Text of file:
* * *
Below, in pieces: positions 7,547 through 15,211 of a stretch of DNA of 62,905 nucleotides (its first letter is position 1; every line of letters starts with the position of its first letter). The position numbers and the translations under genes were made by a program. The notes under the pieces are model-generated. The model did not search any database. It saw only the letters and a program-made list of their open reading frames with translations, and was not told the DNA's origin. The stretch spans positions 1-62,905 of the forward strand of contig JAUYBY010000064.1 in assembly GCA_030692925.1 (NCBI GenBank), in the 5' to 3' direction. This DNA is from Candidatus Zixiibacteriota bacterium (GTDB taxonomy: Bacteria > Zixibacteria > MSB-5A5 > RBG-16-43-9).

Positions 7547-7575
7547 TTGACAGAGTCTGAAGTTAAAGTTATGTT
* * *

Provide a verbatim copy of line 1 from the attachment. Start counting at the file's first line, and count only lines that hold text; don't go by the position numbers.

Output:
Below, in pieces: positions 7,547 through 15,211 of a stretch of DNA of 62,905 nucleotides (its first letter is position 1; every line of letters starts with the position of its first letter). The position numbers and the translations under genes were made by a program. The notes under the pieces are model-generated. The model did not search any database. It saw only the letters and a program-made list of their open reading frames with translations, and was not told the DNA's origin. The stretch spans positions 1-62,905 of the forward strand of contig JAUYBY010000064.1 in assembly GCA_030692925.1 (NCBI GenBank), in the 5' to 3' direction. This DNA is from Candidatus Zixiibacteriota bacterium (GTDB taxonomy: Bacteria > Zixibacteria > MSB-5A5 > RBG-16-43-9).